1. Let them know that it is not abnormal to experience doubt. This does not mean that your children will experience significant doubt, it just means that doubt is a common issue they will experience, to varying degrees, in a fallen world. Typically, your child’s struggles with doubt will not start until he reaches adulthood and begins to stand on his own two feet in many ways, including in his faith walk. But if you have helped your child understand that doubt is something common to all Christians, he won’t be scared to share his struggles when they arise later in life.
2. Share with them some of the doubts you struggle with. Of course, this is assuming you have brought your children up in the faith, showing them the strength of your faith as well. However, from time to time you should feel free to let them see you wrestling with God. This lets them know you are real, especially when they are older and more reflective. Showing them your doubts may embarrass you somewhat, but it can also go far in demonstrating that your faith is not shallow, but rather is marked by thoughtfulness. Sharing your doubts from time to time legitimizes the faith you do have, so they will be less tempted to think you are just a naive follower when they are older.
3. Help them prioritize their faith now. Make sure they don’t believe all issues are equal. Help them see the difference between negotiables and non-negotiables, essentials and non-essentials, cardinal and non-cardinal issues. Ensuring they understand the distinction between doctrine and dogma prevents the “house of cards” problem so that, even if they come to question one particular issue (i.e., creationism, inerrancy, premillenialism, Calvinism, etc.), they do not find it necessary to reject their faith completely.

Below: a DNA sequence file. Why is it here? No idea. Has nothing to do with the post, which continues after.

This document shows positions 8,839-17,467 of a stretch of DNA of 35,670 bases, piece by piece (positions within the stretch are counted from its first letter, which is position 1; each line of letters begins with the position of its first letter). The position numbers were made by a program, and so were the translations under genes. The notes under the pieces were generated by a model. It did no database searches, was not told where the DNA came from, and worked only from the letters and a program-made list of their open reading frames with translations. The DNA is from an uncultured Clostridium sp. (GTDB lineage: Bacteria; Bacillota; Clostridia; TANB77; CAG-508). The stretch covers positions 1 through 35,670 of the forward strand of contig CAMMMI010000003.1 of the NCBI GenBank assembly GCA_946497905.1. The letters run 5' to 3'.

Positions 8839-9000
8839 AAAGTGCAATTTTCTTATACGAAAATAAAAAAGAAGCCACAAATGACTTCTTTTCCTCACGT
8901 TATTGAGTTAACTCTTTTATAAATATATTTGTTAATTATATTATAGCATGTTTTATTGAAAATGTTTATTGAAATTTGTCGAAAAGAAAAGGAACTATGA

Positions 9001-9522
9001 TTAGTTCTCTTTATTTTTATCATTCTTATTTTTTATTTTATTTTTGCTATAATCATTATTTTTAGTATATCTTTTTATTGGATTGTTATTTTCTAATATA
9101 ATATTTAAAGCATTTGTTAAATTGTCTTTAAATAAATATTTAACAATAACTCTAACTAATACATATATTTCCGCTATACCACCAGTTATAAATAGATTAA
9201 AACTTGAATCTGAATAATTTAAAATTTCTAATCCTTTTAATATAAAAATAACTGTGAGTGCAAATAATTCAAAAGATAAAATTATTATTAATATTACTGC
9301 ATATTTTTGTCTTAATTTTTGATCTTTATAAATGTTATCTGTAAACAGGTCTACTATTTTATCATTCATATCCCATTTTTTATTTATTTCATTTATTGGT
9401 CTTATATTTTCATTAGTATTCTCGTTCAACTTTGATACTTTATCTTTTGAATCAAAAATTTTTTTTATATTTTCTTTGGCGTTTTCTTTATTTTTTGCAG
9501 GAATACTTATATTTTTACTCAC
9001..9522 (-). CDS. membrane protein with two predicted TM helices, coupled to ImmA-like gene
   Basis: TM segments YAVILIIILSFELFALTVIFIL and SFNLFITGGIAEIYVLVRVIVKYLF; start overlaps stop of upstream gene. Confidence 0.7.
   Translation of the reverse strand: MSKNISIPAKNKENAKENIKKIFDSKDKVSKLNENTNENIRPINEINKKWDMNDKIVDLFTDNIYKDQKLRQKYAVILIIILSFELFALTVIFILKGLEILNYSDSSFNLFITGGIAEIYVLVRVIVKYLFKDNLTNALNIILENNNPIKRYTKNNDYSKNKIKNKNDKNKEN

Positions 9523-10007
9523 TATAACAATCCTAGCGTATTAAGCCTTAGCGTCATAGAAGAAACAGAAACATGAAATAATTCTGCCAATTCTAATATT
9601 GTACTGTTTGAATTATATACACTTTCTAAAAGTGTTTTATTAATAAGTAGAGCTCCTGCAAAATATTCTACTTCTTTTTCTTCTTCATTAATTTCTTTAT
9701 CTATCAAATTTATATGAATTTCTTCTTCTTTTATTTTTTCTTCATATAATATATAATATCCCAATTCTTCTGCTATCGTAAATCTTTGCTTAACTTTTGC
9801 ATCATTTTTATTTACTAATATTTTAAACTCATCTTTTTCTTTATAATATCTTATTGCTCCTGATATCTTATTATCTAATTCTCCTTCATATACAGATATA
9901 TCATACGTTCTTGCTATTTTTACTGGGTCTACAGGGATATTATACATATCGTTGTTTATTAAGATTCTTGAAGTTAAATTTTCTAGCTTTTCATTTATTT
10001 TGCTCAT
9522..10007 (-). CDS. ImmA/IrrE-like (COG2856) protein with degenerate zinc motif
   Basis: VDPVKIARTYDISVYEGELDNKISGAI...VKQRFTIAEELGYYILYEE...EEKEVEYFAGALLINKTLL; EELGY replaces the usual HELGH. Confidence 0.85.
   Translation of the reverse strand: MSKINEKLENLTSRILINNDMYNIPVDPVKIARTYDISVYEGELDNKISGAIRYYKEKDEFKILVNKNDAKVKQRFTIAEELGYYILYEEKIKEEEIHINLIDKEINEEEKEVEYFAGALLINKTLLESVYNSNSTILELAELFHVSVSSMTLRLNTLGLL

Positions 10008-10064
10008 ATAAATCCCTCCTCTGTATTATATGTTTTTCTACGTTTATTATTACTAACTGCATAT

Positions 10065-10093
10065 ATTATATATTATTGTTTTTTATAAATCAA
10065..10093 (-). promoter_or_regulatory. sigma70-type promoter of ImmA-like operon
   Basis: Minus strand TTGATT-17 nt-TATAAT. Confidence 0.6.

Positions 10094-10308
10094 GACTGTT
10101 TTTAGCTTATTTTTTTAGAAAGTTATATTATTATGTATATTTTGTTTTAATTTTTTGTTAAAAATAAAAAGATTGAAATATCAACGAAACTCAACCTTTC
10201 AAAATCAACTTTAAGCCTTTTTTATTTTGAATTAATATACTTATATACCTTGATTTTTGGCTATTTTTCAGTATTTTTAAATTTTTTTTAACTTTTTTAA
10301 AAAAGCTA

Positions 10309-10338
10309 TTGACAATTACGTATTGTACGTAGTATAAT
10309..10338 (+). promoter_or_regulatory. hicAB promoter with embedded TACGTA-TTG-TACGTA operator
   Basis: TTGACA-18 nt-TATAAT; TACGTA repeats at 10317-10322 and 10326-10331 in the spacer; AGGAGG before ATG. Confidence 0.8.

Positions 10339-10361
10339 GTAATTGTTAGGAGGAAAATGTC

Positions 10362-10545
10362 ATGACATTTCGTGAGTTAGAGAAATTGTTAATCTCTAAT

4. Facilitate a love of Christian heroes. With all the exposure to cultural heroes (actors, musicians, models, etc.) so typical today, it is important that your children see the characteristics of godliness exemplified by real-life Christians. These examples should come from inside and outside the Bible. Reading about the heroism of Perpetua and her servant in their martyrdom is very difficult (and may be “R” rated), but your children need to know about people who actually lived out their faith with the same resources available to them today. Learning about Augustine’s life of sin before he was converted may be something you think you need to protect your children from, but perhaps they will remember the common struggle with sin when they are older and not feel so alone (which is the most fearful thing when one is doubting).